Every sworn officer of the Indiana University Police Department has a new skill: Mental Health First Aid training.
Now the public can become certified in Mental Health First Aid, too.
IUPD Maj. Laury Flint, director for community engagement and threat assessment, will serve as an instructor for the class at 8:30 a.m. to 5:30 p.m. Tuesday, Oct. 15, in Poplars 100 on the IU Bloomington campus.
“People rally for anyone battling a physical illness, but they back away from those experiencing a mental illness,” Flint said.
IU Public Safety and Institutional Assurance partnered with Healthy IU to host the upcoming mental health training. Healthy IU is an employee wellness program that provides health screenings and workshops on all IU campuses.
Flint said this training class will be the first general adult version she has taught. The public safety version has been used to train IUPD officers around the state. Several sessions took place over the summer, and an additional class will be held in November for officers who were unable to attend the previous sessions.
The general adult version will be available and open to anyone: students, faculty, staff and Bloomington community members.
The training will be eight hours long, with plenty of short breaks and an hour for lunch. Flint will co-instruct the class with IUPD Lt. James Vastag using videos, scenarios and lecture material provided by Mental Health First Aid.
The training course teaches participants how to recognize mental health and substance abuse illnesses. Since it started in 2001, the Mental Health First Aid class has taught over 2 million people across the United States.
“No one will be a therapist after the training,” Flint said. “But everyone will be trained on how to break the stigma surrounding mental illness. People can and do recover.”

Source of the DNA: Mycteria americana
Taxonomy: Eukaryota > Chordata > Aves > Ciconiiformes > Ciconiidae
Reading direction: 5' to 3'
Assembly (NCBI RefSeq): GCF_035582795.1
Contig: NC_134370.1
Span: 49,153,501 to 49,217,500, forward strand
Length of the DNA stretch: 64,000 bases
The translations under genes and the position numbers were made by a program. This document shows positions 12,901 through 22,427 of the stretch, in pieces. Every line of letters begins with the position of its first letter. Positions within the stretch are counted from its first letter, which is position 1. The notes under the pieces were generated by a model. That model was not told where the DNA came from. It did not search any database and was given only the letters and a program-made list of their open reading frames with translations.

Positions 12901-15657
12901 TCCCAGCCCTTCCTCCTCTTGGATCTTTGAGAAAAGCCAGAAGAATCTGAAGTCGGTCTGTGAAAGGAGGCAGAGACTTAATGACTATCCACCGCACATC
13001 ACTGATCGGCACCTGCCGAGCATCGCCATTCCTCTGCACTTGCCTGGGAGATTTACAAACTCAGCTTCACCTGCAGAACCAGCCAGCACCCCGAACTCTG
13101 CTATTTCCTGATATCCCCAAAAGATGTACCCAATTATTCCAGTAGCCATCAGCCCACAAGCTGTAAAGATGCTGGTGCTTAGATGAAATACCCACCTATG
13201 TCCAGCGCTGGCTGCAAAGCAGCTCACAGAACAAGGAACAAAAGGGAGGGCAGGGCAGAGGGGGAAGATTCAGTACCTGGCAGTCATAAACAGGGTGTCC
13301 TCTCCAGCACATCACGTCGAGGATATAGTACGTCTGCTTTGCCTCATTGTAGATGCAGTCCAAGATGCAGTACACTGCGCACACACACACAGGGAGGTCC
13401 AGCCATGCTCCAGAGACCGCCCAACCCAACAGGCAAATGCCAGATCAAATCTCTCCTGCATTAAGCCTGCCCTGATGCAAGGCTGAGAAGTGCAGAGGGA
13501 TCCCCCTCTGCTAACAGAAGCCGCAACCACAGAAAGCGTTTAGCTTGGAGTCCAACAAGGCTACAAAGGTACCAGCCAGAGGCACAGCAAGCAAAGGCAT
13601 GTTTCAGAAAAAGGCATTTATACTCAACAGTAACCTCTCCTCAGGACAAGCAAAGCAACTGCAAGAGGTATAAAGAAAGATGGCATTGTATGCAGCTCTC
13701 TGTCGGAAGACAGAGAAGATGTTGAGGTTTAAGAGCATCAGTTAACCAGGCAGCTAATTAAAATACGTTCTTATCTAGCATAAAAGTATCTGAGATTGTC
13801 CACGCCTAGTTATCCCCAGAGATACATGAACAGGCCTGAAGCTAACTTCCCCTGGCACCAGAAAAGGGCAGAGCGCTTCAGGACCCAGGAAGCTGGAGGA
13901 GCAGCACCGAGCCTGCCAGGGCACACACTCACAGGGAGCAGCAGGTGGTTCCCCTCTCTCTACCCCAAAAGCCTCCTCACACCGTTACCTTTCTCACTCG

Flint said that every person who goes through training will be certified in Mental Health First Aid for three years. The only cost to attend is the $18.95 fee for a manual the participants get to keep.
Those attending will learn how to increase the likelihood of a positive interaction with those struggling with their mental health or substance abuse, Flint said.
The acronym “ALGEE” encourages people to:
Assess the situation.
Encourage appropriate help.
Encourage coping skills and self-help.
Flint has almost 40 years of law enforcement experience. She began her career as a student in the IU Police Academy in 1980 and has since held numerous positions such as patrol officer, uniform lieutenant and chief of police. She said she has shifted her focus to help spread mental health awareness.
“I think it’s very valuable,” Flint said about the new training. “People with mental illness are our neighbors, our friends, our family. They’re living with us, and they want to be contributing members of society.”